A second attempt at this (as a separate answer in order to retain an accurate reflection of the original bounty award), further revised after comments from OP.
I believe the correct answer is actually:
Will wrote I'm worn out,
and I'm not worn out,
Oddly enough, I had originally thought the William ('Will') Shakespeare quote of relevance concerned 'pumps' (the footwear) quoted in Romeo and Juliet, enabling the answer SHOE (original logic preserved below). However, the OP has put me on the right track here to identify the intended anagram!
Hose means clothing like socks, stockings and tights, worn on the lower half of the body. In Shakespeare's time the word was commonly used for various styles of men's clothing worn on the legs. Shakespeare uses the word 21 times in his writings to refer to this clothing that is 'worn out' (as in 'worn when outside'), hence the use of 'Will wrote' in line 1 of the riddle.
The famous "All the world's a stage" speech, from Shakespeare's play As You Like It includes the phrase: "His youthful hose, well sav'd", where 'well sav'd' has equivalent meaning to 'not worn out' in line 2 of the riddle.
ORIGINAL IDEA (when certain the intended answer was SHOE, rather than its anagram HOSE):
In Romeo and Juliet, Act 2 Scene 4, William ('Will') Shakespeare wrote the following scene:
ROMEO: Why, then is my pump well flowered.
MERCUTIO: Sure wit, follow me this jest now till thou hast worn out thy pump, that when the single sole of it is worn, the jest may remain, after the wearing solely singular.
Here, the word 'pump' is an item of footwear, a shoe with a low-cut front (Wikipedia). As can be seen in the quoted section above, Mercutio says that 'thou hast worn out thy pump' - i.e. in the words of the riddle, "I (a shoe) am worn out".
What's more, Romeo's words in the previous line suggest that his pump is actually 'well flowered', both meaning 'not worn out' (line 2 of the riddle) and conjuring up the imagery of 'a thirsty bed' (line 3), i.e. a type of 'bed' which relies on water - a flowerbed, full of blooms.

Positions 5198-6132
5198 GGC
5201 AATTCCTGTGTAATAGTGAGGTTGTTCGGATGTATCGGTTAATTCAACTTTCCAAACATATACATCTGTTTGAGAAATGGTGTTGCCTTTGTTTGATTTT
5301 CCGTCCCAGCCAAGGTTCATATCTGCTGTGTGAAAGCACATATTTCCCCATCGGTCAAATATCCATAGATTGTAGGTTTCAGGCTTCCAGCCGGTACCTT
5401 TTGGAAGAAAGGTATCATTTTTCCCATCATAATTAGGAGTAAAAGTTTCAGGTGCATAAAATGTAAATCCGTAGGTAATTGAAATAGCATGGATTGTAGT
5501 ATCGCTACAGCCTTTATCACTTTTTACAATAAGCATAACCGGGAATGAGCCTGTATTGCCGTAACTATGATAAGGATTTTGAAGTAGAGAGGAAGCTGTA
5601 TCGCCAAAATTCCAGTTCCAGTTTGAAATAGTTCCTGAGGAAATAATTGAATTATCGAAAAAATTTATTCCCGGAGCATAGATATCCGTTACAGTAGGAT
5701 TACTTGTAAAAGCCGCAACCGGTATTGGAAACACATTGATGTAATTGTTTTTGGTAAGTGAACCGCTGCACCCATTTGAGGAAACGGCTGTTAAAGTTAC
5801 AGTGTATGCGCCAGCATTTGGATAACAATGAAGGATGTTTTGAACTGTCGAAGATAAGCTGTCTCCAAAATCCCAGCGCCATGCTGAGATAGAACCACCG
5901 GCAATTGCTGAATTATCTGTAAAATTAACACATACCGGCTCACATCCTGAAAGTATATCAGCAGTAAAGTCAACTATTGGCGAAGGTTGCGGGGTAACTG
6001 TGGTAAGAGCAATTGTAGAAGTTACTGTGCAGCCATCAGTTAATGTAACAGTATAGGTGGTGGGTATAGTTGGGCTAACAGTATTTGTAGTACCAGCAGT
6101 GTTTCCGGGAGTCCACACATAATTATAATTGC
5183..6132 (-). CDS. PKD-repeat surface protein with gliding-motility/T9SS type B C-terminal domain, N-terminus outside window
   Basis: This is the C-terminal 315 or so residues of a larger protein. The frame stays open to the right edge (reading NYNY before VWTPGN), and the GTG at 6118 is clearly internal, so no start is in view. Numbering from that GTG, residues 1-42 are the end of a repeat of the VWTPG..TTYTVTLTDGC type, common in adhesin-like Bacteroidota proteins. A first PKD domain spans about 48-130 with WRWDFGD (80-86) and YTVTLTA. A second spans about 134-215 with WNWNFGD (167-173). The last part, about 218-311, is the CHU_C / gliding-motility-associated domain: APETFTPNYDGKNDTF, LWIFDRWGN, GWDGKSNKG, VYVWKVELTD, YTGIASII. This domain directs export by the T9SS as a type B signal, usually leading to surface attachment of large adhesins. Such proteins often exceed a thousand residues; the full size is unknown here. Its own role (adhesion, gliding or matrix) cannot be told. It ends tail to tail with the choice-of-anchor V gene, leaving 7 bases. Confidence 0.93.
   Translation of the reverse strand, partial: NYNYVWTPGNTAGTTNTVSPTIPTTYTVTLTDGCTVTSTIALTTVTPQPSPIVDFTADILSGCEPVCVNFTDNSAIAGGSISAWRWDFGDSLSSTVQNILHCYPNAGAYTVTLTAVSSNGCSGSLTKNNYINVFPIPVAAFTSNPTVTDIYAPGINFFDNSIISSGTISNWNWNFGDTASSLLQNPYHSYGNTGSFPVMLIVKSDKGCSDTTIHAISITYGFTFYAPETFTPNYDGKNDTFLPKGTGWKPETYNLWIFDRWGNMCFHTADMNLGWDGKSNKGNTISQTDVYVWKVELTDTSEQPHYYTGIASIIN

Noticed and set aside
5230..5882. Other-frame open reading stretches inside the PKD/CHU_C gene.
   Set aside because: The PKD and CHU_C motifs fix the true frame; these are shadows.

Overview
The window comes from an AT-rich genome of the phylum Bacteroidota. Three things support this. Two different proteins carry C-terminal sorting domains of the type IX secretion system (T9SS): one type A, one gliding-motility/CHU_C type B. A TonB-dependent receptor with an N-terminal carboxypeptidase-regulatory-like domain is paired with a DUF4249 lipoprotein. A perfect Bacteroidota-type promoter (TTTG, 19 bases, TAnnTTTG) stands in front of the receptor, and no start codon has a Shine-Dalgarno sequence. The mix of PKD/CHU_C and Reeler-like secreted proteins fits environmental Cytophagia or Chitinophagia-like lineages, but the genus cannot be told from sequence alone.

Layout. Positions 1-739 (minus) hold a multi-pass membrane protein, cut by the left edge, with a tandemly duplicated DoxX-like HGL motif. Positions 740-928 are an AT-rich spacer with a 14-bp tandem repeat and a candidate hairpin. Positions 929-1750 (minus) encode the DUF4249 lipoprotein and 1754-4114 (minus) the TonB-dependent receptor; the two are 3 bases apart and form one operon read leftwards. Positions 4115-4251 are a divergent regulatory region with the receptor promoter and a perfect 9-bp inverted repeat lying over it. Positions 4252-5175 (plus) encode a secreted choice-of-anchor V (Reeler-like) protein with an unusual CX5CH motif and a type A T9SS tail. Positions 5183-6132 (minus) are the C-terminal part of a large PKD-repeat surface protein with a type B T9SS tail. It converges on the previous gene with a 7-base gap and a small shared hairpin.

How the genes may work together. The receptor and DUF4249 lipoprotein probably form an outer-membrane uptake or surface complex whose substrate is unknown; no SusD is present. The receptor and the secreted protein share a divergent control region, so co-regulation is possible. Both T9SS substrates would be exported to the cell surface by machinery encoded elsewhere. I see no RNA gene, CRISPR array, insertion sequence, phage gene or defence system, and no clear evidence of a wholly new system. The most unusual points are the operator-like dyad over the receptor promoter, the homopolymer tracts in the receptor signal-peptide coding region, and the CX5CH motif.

Like to a thirsty bed,
A hosepipe can be used to water 'a thirsty bed', i.e. a flowerbed in need of water.
Worn, worn out of bed,
This line (as hinted by the OP in comments and the anagram tag) should clue an anagram of the answer (HOSE). Here, we interpret the first 'worn' (as in 'eroded') as an indicator that the letters of something implied by the rest of the sentence need to be rearranged. This is an indirect anagram then of something that is 'worn [when you are] out of bed' - which would be SHOE.
Worn to repair a bed.
Similarly, this line clues another indirect anagram of 'HOSE', this time to mean something (or things) that might 'repair a bed'. Interpreting this 'bed' once more as a flowerbed, tools that one might use to tend it (or repair it) would be HOES.
The puzzle linked in the hint contains the word 'tights'. This is a prompt to think about socks, stockings, leggings, etc...
Hose is indeed something you would wear when you are going 'out and about' (unless you're wearing sandals - then it's a strict no-no!).